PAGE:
PHOTOGRAPH – Issue 2

February 12, 2013 | Leave a Comment |

There’s lots of inspiration in Issue 2 of PHOTOGRAPH magazine, which includes featured portfolios and interviews with Martin Bailey, Andy Biggs, and Chris Orwig, as well as articles from David duChemin, Nicole S. Young, John Paul Caponigro, Martin Bailey, Al Smith, Jay Goodrich, Piet Van den Eynde, Younes Bounhar, Kevin Clark, and Chris Orwig.

My Creative Composition article discusses using the frame creatively, perhaps the most essential skill in photography.

Purchase it here – $8 single issue or $24 quarterly subscription.

 

There’s a new electronic magazine in town – and I’m delighted to be a part of it.

The 132 pages in Issue One of PHOTOGRAPH, A Digitial Quarterly Magazine for Creative Photographers. features …

Columns include Martin Bailey’s The Art of the Print, John Paul Caponigro’s Creative Composition, Kevin Clark’s The Studio Sketchbook, David Duchemin’s Without The Camera, Chris Orwig’s Creativity, and Piet van Den Eynde’s Lightroom Before + After.

Portfolios by Art Wolfe, Nate Parker, and Bruce Percy are followed by short interviews.

Featured articles by Younes Bounhar, Andrew Gibson, Jay Goodrich, Al Smith, and Nicole Young.

PHOTOGRAPH is available now through Craft & Vision, as a PDF download, for USD$8. A 4-issue subscription for US$24 (or buy 3 issues and get one free). You can subscribe today, or, if you want to do so risk-free, we’ll send a short email to everyone that buys Issue One and give you the chance to top-up your subscription with the remaining 3 issues for US$16, as long as you do it before the end of November 2012.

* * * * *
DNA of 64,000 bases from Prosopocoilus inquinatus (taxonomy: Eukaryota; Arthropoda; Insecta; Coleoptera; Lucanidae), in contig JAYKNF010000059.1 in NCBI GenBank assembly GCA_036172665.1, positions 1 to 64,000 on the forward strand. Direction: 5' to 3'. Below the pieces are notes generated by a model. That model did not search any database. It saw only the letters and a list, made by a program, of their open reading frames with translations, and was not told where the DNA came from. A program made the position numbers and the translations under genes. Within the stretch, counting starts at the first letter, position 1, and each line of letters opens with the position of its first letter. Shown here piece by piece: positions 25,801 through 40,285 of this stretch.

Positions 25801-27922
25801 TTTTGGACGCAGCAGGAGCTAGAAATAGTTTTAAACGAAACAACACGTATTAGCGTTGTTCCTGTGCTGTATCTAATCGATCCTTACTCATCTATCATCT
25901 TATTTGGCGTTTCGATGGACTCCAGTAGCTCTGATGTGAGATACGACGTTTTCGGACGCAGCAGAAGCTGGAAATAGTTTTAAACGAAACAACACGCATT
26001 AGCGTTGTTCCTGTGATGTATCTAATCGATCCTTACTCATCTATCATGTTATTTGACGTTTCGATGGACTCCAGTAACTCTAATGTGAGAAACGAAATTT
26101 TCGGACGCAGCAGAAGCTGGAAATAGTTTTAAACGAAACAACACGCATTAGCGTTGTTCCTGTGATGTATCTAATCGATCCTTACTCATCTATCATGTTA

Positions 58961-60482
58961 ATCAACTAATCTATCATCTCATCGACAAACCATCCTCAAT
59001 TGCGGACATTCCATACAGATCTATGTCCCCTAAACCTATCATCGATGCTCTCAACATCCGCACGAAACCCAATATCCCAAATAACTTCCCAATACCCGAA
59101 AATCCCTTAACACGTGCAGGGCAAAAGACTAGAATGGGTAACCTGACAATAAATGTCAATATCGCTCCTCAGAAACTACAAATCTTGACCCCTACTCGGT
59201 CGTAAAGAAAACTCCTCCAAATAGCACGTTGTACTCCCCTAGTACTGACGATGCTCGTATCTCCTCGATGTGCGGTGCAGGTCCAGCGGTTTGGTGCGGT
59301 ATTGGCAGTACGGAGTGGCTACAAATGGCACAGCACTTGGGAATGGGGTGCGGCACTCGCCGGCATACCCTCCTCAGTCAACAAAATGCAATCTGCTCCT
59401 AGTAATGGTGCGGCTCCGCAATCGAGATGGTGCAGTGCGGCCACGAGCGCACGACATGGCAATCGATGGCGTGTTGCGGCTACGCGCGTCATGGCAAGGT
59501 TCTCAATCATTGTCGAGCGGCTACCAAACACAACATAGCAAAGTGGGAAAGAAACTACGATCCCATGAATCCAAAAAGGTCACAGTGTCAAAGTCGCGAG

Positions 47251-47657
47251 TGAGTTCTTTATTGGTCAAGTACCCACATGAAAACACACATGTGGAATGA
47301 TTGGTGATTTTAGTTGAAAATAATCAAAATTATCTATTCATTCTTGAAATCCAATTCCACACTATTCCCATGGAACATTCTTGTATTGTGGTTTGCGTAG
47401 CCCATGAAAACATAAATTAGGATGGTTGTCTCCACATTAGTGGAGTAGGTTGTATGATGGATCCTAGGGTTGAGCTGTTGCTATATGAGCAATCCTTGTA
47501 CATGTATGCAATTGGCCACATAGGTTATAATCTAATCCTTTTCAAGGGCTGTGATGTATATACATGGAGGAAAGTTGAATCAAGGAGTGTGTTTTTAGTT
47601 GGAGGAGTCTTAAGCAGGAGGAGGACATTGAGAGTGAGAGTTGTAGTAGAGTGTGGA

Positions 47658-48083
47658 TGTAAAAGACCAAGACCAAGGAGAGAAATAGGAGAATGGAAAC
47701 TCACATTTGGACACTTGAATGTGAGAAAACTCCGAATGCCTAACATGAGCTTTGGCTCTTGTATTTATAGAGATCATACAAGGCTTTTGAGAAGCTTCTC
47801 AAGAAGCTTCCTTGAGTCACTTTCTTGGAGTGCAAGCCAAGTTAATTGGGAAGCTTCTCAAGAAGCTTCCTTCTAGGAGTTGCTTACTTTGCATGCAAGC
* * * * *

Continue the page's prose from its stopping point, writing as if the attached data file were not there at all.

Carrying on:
Find out more and subscribe on David Duchemin’s blog.

Here’s an excerpt from the first article in my column Creative Composition.

Dynamics Not Rules

“When it comes to composition, there are no rules . . . except, perhaps, never say never and always avoid saying always. I recommend you don’t ask, “Should I . . .?”; rather, ask “What happens when I . . . ?”. But there are principles. Each element has a unique force and contributes to the whole. Each element influences the other, creating a cascading chain of action, reaction, and interaction. These forces are definable and consistent, so you can understand them and apply them repeatedly. An understanding of what these elements are will open up possibilities and create opportunities for you. An understanding of how each element works will help you apply it so that you can improvise given the unique characteristics of a specific situation and your own con- cerns. Versatility with many strategies enables you to be more successful in more varied situations and to make more varied statements. Understanding the principles of visual dynamics will help make your decision making pro- cess more informed, but it won’t make choices for you. Awareness is the key. Better awareness brings better choices. Better choices bring better results …”

The latest issue of View Camera Magazine features my father, Paul Caponigro with a special portfolio of unpublished work from 1959-2009.

64 pages of images with inspiring and insightful text.

“The eminent designer Eleanor Morris Caponigro has established a pace and rhythm here that allows each picture to breathe.  See how each refers to the one before it and sets up the next. A record of an amazing life – an astonishing achievement – climbs to elusive harmonious heights. ” – Michael Moore